The rationalist critic has not failed to perceive this and seeks to avoid the inference by a familiar and favorite expedient. Everything except “the words of Jesus in verses 41, 42, and 47, which are scarcely fabricated,” is set aside as “Luke’s framework” and “an appendage of Luke’s” (H. G. Holtzmann in his “Hand-Commentar,” I, 1, 346-8, and Julicher, II, 300, 2, who regards verses 39-43, and 47, as “absolutely indispensable”). Such an unscientific mauling of the text, the mere result of prejudice and unfounded assumptions, is its own condemnation. Julicher states clearly enough the real reason for denying the genuineness of the text: “To treat of Jesus as the creditor of the two (Simon and that woman) is, on the ground of synoptic Christology, absolutely impossible,” since, according to this Christology, as pruned and trimmed by the critics, Jesus must have been but a mere man! It is, however, not to be inferred that, because the relations of the debtor with his creditor have reference to similar relations between Simon, the sinful woman, and Christ, the Pharisee s guilt is therefore to be described, in comparison with that of the woman, as ten times less; nor are we to conclude that he received an actual remission of his sins, nor that he manifested himself in the smallest degree grateful. Our Lord would simply impress upon Simon that he, who from his Pharisaical point of view considered himself far superior to this sinful woman, and who regarded his debt as much less, was in reality far behind her in the love of God, and therefore had far less right to hope for the riches of the Messianic kingdom peace and pardon.

From the greater and the lesser degree of love our Lord then draws this conclusion: “Wherefore I say to you: Many sins are forgiven her, because she has loved much. But to whom less is forgiven, he loves less” (v. 47).

The words present considerable difficulty, so little in keeping do they seem with the parable. For in the latter, stress was laid upon the fact that the remission of sins had the effect of exciting grateful love, whilst these words imply that the sinner s great love obtained her forgiveness. Many Protestant exegetists define on, “because,” as merely meaning the indication by which the remission of the sins is made known: “She has shown before our eyes so much love that it is clear (her) many sins must have been forgiven her.” Julicher maintains as beyond contradiction that “verse 47 indicates love as caused by forgiveness; ὅτι (hoti) introduces the evidence given by her love.” He makes the wicked Jesuits responsible, quite as unquestionably, for the contrary interpretation.

“A proof that love covers a multitude of sins was precious to the Jesuits, including Maldonatus” (II, 287). If this be so, many of the early Fathers of the Church, to whom also this proof was precious, should be reckoned amongst the Jesuits. “Probatum est,” says St. Peter Chrysologus of this passage, “quia dilectio delet et abluit universa peccata” (Sermo 94. M. 52, 466 C). St. Luke himself must have been quite Jesuitical in his ideas, for Holtzmann and G. Weiss assure us that “Luke regarded love as the cause of the remission” of sins, that is to say, he regarded “love not as the evidence of, but as the reason for, the forgiveness” (ibid. p. 339).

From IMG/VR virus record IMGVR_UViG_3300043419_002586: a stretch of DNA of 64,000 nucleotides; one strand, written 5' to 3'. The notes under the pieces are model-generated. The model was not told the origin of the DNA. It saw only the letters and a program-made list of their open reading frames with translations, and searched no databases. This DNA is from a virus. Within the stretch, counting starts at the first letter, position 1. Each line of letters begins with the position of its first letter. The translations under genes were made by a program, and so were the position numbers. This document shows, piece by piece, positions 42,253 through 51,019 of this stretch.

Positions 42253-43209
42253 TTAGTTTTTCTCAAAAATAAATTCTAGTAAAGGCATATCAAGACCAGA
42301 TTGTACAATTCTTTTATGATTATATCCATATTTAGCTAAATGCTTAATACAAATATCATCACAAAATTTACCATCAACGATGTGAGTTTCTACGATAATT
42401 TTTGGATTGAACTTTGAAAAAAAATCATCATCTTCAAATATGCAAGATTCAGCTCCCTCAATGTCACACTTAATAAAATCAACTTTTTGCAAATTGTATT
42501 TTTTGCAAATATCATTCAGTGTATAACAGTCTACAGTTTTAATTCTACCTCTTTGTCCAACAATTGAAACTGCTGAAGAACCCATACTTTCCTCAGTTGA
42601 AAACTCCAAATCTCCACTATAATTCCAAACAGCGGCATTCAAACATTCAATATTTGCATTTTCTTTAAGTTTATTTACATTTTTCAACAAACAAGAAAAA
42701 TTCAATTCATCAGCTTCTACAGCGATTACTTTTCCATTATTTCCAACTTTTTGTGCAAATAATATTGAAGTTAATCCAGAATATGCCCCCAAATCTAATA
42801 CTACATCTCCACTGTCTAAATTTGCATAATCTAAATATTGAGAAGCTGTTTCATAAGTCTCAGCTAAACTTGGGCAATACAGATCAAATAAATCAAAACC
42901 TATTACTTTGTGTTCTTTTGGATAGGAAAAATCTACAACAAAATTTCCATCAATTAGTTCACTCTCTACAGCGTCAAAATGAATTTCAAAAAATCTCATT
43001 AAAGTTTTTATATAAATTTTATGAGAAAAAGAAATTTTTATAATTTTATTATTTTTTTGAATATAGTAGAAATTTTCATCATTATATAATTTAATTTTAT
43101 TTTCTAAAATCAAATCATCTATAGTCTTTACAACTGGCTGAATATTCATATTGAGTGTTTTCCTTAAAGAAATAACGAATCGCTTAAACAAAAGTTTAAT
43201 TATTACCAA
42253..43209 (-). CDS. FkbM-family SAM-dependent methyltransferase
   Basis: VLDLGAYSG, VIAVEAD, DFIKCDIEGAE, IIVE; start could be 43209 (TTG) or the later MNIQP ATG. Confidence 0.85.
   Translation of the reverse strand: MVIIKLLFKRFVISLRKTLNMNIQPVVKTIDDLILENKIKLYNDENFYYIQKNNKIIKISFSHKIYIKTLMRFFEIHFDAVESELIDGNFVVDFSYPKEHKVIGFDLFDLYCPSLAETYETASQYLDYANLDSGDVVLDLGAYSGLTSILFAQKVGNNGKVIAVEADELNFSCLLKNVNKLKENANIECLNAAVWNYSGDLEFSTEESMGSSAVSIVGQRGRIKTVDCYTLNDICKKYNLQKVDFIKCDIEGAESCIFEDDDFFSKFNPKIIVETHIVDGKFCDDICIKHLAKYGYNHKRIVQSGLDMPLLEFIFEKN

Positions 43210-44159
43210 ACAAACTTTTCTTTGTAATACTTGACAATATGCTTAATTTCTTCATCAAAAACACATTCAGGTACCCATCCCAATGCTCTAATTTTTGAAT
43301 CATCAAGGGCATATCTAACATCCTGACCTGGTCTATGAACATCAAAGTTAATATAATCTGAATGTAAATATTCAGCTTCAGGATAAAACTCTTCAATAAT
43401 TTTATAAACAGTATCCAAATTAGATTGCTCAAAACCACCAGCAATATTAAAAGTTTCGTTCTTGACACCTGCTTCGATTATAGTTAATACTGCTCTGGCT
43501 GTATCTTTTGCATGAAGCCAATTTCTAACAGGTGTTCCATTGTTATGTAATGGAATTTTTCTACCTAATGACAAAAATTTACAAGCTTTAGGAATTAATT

Most Catholic expounders from the oldest times have upheld this as the clear and unquestionable meaning of Christ s words. Jansenius of Ghent, whom even Professor Jiilicher can scarcely reckon amongst the Jesuits, speaks of the perversion of the sense thus: “. . . aliquid putant subintellegendum in hac sententia, hoc modo: Remittuntur ei peccata multa, unde factum est, quoniam, pro quod, dilexit multum. Alii sic: Remittuntur ei peccata multa, quod hinc constat, quia dilexit multum.” And then he adds: “Sied hae interpretationes nimis sunt violentae: unde praedicta expositio scripturis etiam aliis conveniens potius sequenda est” (p. 370 b A).

But whilst we are thus compelled, according to the clear and emphatic words of Christ, to recognize that love was the anterior cause of the remission of this woman s sins, at the same time, we are by no means to assume that this truth excludes the acceptance of the other, which is that this love, continued after forgiveness, had been obtained and displayed itself by manifold external signs. As it effects the remission of sin in the soul as soon as it is really present, then, where love is manifested in such an extraordinary and unmistakable manner as in this instance of the sinful woman, we must rightly regard this love as a sign and a result of this remission.

However, in the parable, Christ could scarcely adduce love as the cause of the forgiveness in the example chosen. For, in general, one would not be at all likely to find amongst men a creditor who would remit a debt because of the debtor s love for him. On the other hand, this example was most suitable for the end which our Lord had in view, as it must have brought home to Simon how utterly unjustifiable was his condemnation of the sinful woman. For as the greater measure of the debtor’s grateful love was a sign of the preceding remission of his great debt, so also the proofs of this sinful woman’s extraordinary love must have shown the Pharisee that she had received the remission of her debt of sin.